FOR IMMEDIATE RELEASE
Co-founder, OBC for ME
Co-founder, OBC for ME
New Law Affects Maine
Maine has restored a basic human right to all Maine-born adult adoptees – the right to know their identity at birth! Just as New Hampshire, Alabama and Oregon legislatures have done in the past 12 years, the 123rd
Excitement is building as over 130 Maine-born adoptees from around Maine, plus New Hampshire, , Florida, California and other states have already submitted their info to the . Many, including those living out-of-state, are coming to Augusta to request their Original on January 2, 2009.
Maine LD 1084/Public Law 409 – An Act to Allow Adult Adoptees Access to their Original Birth Certificates (OBC) - goes into effect January 1, 2009. Any Maine-born adult adoptee wishing to receive an uncertified copy of their original birth certificate in-person on January 2, 2009 at the in Augusta, must contact Lorraine Wilson immediately at the following address, email, or phone and provide her with the information (below) she will need to locate their records:
Office of Data, Research and Vital Statistics
Division of Public Health Systems
Center for Disease Control and Prevention
Maine Department of Health and Human Services 244 Water Street 11 State House Station Augusta, ME 04333-0011
Lorraine.Wilson@ maine.gov made the decision in June 2007, via LD 1084, to correct an injustice the Maine Legislature enacted in 1953 when they declared that the original birth and adoption records of adoptees were to be sealed upon adoption of any child after August 8th of that year and leaving adoptees access to their original identity only at the discretion of the courts and only if adoptees knew this fact, which is buried in the cumbersome adoption laws.
The adoptee information needed:
- Name after adoption, Date of birth, Town of birth (if known)
- The relationship of the requestor to the adoptee (i.e., same person, son, daughter, etc.)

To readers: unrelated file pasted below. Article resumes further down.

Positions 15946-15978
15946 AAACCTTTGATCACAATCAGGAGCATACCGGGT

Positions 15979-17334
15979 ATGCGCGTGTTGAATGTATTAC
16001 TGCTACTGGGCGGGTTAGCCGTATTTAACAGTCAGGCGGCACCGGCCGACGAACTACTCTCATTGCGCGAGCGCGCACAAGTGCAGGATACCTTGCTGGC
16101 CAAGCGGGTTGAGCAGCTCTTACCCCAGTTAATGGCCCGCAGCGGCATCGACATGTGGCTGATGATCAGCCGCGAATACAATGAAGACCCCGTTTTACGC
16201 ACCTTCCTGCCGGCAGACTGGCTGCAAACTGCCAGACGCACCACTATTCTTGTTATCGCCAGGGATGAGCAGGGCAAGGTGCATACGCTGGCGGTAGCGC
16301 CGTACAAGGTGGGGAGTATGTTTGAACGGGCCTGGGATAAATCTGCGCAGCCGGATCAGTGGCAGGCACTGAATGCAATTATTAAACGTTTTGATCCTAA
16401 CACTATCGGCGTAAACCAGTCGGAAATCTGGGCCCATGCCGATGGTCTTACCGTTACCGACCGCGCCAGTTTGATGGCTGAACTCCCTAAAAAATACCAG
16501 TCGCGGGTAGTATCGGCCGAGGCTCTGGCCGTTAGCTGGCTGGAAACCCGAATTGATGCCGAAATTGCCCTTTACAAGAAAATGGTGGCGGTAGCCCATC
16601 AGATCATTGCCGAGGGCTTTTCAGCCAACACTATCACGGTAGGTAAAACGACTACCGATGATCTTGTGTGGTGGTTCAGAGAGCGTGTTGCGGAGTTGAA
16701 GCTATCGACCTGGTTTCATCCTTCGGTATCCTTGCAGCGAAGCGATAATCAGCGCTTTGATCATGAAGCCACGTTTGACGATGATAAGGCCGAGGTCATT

- Contact information of the requestor
In order to receive a copy of his/her original birth certificate on January 2, 2009, an adoptee will still need to download the official http://www.maine. gov/dhhs/ bohodr/documents /Application% 20for%20Adult% 20Adoptee. pdf. The adoptee must also bring (or mail if not coming in-person) the filled out and notarized form, a certified copy of their current birth certificate, and a $10 check made out to: Treasurer - State of Maine.
Parents of origin (also called birth parents) may also NOW submit information, confidentially, to Lorraine Wilson:
from this website:
- Contact Preference Form, which is downloadable from this website: http://www.maine. gov/dhhs/ bohodr/documents /Contact% 20Preference% 20form.pdf.
- Birth Parent Updated Medical History Form, which is downloadable from this website: http://www.maine. gov/dhhs/ bohodr/documents /Medical% 20History. pdf.
Everyone impacted by this law should read the rules compiled by the Office of Data, Research and Vital Statistics (Maine Center for Disease Control, DHHS), downloadable at this website: http://www.maine. gov/dhhs/ boh/_rules_ documents/ Adult%20Adoptees %20Access% 20to%20Original% 20Birth%20Certif icate.pdf.
REASONS FOR SUBMITTING THIS INFO EARLY: If an adoptee applies for the first time on January 2, 2009, it is very likely they will not get the uncertified copy of their original birth certificate that day. If birth parents have filled out their forms, adoptees will have updated medical info and possibly a current contact name and address that will expedite searching if that is what an adoptee chooses to do.
ISSUES TO BE AWARE OF:
- Adoptees who obtain their OBC before a birth parent has submitted their forms will be able to request that DHHS send them the birth parent contact preference and medical history forms.
- In about 80-90% of the cases, the birth fathers name will not be on the birth certificate (DNA testing has not been available until relatively recently and birth fathers were not always required to be part of the surrendering process as they are now), unless the couple was married.
- Medical, genealogical and cultural histories are important to many individuals, yet for others, just having the document (“the deed to my person,” as adoptee Robert Hafetz says) will be sufficient at this time.
- To help people impacted by this law to work through the emotional roller coaster that this information may stimulate, OBC for ME has two adoption triad support group formats: ONLINE at this website - http://health. groups.yahoo. com/group/ obcformesupport/ which requires a prior free Yahoo registration, and IN-PERSON with the next meeting on January 17, 2009, at Norway Savings Bank Community Room, Route 1 South, Falmouth, ME, 10 AM - Noon. There are also support groups in just about every state, province and country on this continent as well as in most overseas countries.
A private reception for adoptees and their families will be held at the Augusta EconoLodge at 5 PM on January 2, 2009. For more information contact Bobbi Beavers, rbbeavers@comcast. net.